According to the United Nation’s annual ranking, Denmark is the world’s second happiest country.
The artist has filed a lawsuit against the company for copyright infringement after the automaker used one of his works about the refugee crisis as a backdrop for its cars.
A group show at Kunsthal Charlottenborg imagines an unknown future full of sleek techno-chaos.
For more than a century, Edvard Eriksen’s bronze statue of “The Little Mermaid” has perched quietly on a waterside rock in Copenhagen, offending virtually no one.
As we creep up on the 25th anniversary of the fall of the Berlin Wall (November 9, 1989), some of the remains of the oppressive Ministry for State Security, aka the Stasi, remain as if in their own time capsule.
If the stately looking Statens Museum for Kunst, or National Gallery of Denmark, has a fantastic (yet, small) early 20th C. French collection featuring a stunning Matisse room, it currently lacks few signs that contemporary art has an important role in its collection or mission. History stops abruptly in the middle part of last century and until the institution finishes off its contemporary wing that’s not likely to change. Though contemporary art visitors to the museum are left with little to see in the high temple of Danish art, fortunately all is not lost. Local artist FOS has been given the opportunity to wrestle with the difficult space that buffers the new and old buildings of the art museum.
Contemporary art visitors to the museum are left with little to see in the high temple of Danish art but fortunately all is not lost. Local artist FOS has been given the opportunity to wrestle with the difficult space that buffers the new and old buildings of the art museum.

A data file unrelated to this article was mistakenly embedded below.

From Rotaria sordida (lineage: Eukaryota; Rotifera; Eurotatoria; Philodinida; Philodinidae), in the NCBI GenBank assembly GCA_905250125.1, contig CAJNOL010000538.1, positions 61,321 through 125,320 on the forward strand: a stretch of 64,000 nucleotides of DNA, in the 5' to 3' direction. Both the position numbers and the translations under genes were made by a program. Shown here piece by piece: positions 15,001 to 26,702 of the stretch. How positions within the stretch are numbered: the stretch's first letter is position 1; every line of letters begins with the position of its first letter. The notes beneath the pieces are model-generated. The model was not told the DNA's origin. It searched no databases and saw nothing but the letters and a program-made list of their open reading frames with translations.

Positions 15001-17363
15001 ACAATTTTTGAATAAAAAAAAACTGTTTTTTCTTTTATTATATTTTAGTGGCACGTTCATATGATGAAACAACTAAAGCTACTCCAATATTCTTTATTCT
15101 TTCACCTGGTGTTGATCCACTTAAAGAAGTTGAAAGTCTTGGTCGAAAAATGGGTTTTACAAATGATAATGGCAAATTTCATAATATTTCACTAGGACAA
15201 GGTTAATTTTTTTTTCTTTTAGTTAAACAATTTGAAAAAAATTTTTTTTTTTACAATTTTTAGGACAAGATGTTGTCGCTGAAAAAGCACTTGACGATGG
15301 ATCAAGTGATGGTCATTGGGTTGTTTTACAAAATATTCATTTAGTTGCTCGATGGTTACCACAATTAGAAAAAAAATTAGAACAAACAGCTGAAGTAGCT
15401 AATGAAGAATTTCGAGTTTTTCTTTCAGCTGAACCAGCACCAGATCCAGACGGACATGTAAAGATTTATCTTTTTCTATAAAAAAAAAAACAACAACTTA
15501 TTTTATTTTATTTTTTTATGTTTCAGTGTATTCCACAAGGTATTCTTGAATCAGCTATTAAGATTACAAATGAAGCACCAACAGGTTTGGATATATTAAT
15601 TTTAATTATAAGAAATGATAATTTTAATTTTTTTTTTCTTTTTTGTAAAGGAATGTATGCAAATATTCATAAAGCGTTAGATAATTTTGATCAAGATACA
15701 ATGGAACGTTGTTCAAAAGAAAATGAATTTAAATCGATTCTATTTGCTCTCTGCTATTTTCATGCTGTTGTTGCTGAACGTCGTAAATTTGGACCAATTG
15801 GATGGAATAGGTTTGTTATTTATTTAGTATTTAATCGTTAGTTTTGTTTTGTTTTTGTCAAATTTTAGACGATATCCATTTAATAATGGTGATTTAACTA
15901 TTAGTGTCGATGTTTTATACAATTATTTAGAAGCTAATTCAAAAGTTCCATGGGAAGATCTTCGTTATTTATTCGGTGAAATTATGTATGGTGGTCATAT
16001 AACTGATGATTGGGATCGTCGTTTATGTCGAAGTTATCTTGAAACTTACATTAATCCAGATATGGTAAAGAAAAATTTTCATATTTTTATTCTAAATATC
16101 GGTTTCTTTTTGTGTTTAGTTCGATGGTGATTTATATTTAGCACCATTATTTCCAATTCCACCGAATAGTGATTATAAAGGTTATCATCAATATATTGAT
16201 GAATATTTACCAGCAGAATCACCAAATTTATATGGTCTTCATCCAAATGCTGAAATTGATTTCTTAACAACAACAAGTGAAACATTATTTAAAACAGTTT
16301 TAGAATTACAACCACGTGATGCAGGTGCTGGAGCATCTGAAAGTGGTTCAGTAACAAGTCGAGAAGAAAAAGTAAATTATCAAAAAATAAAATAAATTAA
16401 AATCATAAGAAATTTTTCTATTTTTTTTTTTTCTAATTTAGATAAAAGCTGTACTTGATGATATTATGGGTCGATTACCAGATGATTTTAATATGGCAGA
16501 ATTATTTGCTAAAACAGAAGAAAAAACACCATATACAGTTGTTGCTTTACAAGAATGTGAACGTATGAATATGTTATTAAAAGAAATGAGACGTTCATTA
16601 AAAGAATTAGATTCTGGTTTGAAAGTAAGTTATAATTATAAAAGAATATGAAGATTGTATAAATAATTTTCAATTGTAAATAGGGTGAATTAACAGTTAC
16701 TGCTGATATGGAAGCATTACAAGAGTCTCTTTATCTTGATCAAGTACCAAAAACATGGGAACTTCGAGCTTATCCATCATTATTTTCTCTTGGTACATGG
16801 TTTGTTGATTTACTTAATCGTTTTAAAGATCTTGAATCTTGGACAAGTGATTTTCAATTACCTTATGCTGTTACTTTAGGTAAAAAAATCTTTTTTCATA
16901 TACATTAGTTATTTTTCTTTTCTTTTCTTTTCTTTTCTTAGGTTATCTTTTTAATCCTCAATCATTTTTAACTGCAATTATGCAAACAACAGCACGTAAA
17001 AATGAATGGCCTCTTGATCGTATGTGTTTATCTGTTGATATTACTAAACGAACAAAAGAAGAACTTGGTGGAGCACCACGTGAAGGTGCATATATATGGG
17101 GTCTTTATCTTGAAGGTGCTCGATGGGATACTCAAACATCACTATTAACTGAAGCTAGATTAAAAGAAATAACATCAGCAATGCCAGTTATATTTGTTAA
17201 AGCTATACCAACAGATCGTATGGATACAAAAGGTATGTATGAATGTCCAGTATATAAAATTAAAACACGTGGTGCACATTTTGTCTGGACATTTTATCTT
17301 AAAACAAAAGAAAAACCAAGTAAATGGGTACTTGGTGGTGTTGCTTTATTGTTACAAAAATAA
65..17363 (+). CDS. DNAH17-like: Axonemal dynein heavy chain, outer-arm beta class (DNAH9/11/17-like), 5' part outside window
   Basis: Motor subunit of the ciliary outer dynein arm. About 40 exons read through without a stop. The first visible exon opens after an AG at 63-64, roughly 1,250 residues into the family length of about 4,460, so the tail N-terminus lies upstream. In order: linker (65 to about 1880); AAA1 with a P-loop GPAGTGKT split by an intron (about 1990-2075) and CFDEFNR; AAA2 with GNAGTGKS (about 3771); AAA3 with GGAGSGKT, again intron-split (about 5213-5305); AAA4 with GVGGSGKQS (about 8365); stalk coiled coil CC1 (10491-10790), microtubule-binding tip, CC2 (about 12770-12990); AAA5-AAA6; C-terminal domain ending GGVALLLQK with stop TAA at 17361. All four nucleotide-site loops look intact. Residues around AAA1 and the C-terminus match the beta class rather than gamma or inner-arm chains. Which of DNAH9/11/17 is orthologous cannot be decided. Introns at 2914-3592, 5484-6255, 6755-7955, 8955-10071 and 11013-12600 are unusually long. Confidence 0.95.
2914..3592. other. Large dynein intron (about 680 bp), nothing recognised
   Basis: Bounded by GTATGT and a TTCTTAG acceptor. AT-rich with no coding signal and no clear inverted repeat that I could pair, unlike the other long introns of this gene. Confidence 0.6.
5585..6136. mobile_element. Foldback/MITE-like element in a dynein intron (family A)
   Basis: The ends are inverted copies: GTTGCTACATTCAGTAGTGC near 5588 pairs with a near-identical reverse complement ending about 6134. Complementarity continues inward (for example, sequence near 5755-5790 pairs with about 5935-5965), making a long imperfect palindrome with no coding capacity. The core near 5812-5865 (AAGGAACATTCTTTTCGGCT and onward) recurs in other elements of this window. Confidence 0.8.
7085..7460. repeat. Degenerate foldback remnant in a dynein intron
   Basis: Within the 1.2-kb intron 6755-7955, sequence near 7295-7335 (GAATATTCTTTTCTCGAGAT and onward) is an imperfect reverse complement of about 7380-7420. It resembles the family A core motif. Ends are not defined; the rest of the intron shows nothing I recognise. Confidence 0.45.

Among the surprises at the Statens Museum for Kunst, National Gallery of Denmark, is an exquisite room of early Matisses that will blow your mind.
Near Arne Jacobsen’s SAS Hotel and a stone’s throw from Tivoli Gardens is a peculiar building painted by Danish artist Poul Gernes. Labeled as part of his “Decorations” on his website, this multi-colored building is a flash of color in the city. I’ve been told architects hate it, but I’m more curious what others think. Vote now.
I couldn’t imagine leaving Copenhagen without experiencing the classic Arne Jacobsen SAS Hotel that opened in 1960. One of the things that makes this structure so unique is that Jacobsen was commissioned by SAS, the Scandinavian airline, to design the world’s first designer hotel. While the notion of a “designer hotel” is commonplace nowadays, before Jacobsen’s acheivement, luxury was a term more frequently associated with more vintage elements, like lavishly patterned carpets, heavy curtains and 19th C. moldings.
COPENHAGEN — Shepard Fairey’s wall mural at Jagtvej 69 in the Nørrebro neighborhood of Copenhagen may scream “Peace” but graffiti artists appear to have declared war on the art work that sits on the site of Ungdomshuset, the former leftist youth center that was destroyed by the country’s right-wing government in 2007.
COPENHAGEN — I knew little about the Bjarke Ingels Group (aka BIG) or their architectural practice based in Denmark beyond some photos I had on the internet or publication. Well, yesterday, thanks to a request by Forrest Nash of Contemporary Art Daily, we were treated to a tour of a number of buildings by this accomplished firm that combines great design, smart spatial organization, youthful energy and a sense of community integrated into their structures. Each building, we discovered, was as wondrous and sophisticated as the other.
Starting tomorrow we will be filing reports on all we discover in this city renowned for exquisite design, social democracy, environmentalism and — more recently —
Mohammad cartoons oops, wrong Danish city, we’ve learned something new already. We will explore what this city has to offer for the art lover.